Information security may have been generally viewed in the past as something that’s difficult to measure, but security managers are now recognizing that metrics could make or break security budget allocations.
Justification of security spending is the top driver for establishing information security metrics, according to a recent Forrester Research survey of CISOs and senior security executives in 39 private and government organizations. Sixty-three per cent of the respondents are looking at security metrics to validate their department spending.
“Most information security managers realize that they can no longer keep asking for increasing budgets or use the excuse…that measuring security is simply impossible,” wrote Forrester analyst Khalid Kark in his research paper entitled, Defining Business-Centric Metrics for Information Security.
Kark said that in the past few years, information security spending has shown an uphill trend, becoming a substantial percentage of the corporate budget. But while security has been given “significant responsibility” in the enterprise, it has managed to operate “without real accountability,” until recently, he said.
Senior level executives are getting concerned about rising incidents of security breaches and starting to demand reporting from their CISOs on the effectiveness of the organization’s security controls, said Kark. In 2005, more than 52 million personal customer records were breached, according to Forrester.
Justifying security spending, however, is a “reasonable business requirement,” stressed Brendan Seaton, chief privacy and security officer for Toronto-based Smart Systems for Health Agency (SSHA). SSHA provides highly secure data centre and network hosting services to hospitals and other healthcare facilities in the province.
“I wouldn’t say that I’m under pressure from my organization to cut back on security spending; they’re just starting to say, ‘Where are you spending the money and can you provide us some evidence that you need that?’,” Seaton said.
While security spending has steadily increased in the past, Forrester expects security budgets will decline from 8.9 per cent of total IT spending in 2005 to 7.8 per cent this year.
Seaton explained that the decrease in security budgets is not an indication that corporate decision-makers are no longer seeing security as an important part of the business. Most organizations that have invested heavily on their security infrastructure in the past have now reached “operations maintenance” mode, sustaining past technology investments and keeping them up-to-date, he said. “We’re certainly not having to invest the same amount of money as we did in the start-up [phase].”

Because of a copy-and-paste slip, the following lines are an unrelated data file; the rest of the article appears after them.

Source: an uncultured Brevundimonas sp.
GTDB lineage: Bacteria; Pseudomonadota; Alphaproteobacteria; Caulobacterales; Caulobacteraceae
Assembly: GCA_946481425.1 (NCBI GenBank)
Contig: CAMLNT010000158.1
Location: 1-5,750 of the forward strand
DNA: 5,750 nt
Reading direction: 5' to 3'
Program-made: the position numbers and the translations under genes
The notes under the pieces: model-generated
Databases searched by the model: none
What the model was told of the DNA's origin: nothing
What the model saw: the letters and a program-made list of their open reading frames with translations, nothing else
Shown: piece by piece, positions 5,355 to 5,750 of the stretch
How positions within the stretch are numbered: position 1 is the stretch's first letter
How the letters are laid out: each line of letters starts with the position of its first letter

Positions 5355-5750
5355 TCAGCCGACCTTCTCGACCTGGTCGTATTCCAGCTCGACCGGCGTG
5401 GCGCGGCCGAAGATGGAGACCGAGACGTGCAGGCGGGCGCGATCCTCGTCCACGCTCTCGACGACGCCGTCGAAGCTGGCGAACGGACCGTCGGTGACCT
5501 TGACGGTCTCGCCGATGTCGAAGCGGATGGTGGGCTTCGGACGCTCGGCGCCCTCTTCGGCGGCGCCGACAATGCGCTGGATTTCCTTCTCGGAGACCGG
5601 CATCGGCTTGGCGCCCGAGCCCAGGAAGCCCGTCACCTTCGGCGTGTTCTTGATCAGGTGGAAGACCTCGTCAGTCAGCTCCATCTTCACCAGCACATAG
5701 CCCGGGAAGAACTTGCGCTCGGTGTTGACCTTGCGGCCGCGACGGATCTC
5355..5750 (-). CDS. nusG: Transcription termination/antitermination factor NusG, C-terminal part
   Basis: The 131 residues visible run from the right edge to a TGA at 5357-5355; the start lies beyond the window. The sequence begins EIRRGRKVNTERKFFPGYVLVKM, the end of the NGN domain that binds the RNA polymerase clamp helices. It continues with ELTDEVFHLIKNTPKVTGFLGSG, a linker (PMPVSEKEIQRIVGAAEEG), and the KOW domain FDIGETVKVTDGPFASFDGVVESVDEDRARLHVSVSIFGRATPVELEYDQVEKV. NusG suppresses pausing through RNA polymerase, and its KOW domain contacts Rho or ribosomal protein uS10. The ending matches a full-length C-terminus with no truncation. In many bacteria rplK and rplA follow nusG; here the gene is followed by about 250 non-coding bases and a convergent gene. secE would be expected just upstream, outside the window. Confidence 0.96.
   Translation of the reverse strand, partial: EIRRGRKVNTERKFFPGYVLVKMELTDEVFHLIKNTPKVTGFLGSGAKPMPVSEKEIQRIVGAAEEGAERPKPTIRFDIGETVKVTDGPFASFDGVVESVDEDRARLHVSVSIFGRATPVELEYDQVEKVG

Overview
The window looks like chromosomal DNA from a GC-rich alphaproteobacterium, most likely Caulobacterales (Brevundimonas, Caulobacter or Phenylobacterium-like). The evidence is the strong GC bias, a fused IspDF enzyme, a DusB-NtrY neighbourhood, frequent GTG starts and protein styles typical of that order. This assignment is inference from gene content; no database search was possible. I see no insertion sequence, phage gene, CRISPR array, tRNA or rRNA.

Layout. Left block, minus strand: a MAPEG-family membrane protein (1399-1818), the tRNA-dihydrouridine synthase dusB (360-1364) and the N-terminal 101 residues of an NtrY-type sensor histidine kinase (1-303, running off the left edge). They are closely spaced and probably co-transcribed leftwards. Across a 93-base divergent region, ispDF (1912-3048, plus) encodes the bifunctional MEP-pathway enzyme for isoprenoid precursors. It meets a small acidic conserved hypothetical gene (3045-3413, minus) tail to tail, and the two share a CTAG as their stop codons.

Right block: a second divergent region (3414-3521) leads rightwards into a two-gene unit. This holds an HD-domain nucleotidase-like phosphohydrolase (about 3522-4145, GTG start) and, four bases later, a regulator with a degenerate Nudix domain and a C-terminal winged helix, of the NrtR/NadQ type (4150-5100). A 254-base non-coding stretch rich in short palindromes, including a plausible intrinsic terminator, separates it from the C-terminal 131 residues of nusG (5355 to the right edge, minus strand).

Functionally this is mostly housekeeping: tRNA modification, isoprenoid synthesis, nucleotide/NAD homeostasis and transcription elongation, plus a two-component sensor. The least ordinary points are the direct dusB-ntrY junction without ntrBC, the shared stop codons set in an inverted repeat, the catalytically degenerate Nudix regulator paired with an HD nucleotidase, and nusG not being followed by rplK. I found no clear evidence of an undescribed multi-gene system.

Obtaining the right kind of information from security metrics at the right time to satisfy the reporting requirements of C-level executives has also presented some challenges for CISOs, said Kark.
“Reporting the status of (the) security initiatives of multiple business units can be a tricky proposition,” wrote Kark. “Some managers may be reluctant to share status with other business units, while others may be comfortable and willing.”
He added that business units also need to be monitored and measured individually to ensure that each one is not introducing risks that are unacceptable to the business.
Forrester recommended three steps for developing information security metrics that involve both operations and business-centric measurements.
“Defining a set of operational metrics is a security manager’s highest priority,” said Kark.
The first phase of developing security metrics, according to Kark, centres on protecting the enterprise, which involves configuring security controls, identifying the gaps and providing measurements that determine the level of security of the organization.
In the second phase, security managers should add metrics that link the security objectives to business goals and risk tolerance, and ensure that identified risks are addressed quickly and appropriately, according to Kark.
In the last phase, security managers are encouraged to add metrics that focus on comprehensive risk management.
By combining metrics input from the first phase with external threat environment, security managers can present a solid analysis for future security directions, said Kark.
SSHA’s Seaton said that integrating security metrics with the organization’s risk management framework enabled his department to present a more comprehensive and compelling business case to the senior executives. SSHA began implementing security metrics about five years ago, but it only started to integrate it with the agency’s risk management system over a year ago, said Seaton.
He explained, “Looking back two or three years ago, I was honestly challenged getting traction with my executive colleagues for support…on security, but when I started [presenting it from the perspective of] the real business risks for the organization and the (business) consequences of a virus attack, then translate that into lost productivity and sale, all of a sudden [senior executives] start paying much more attention.”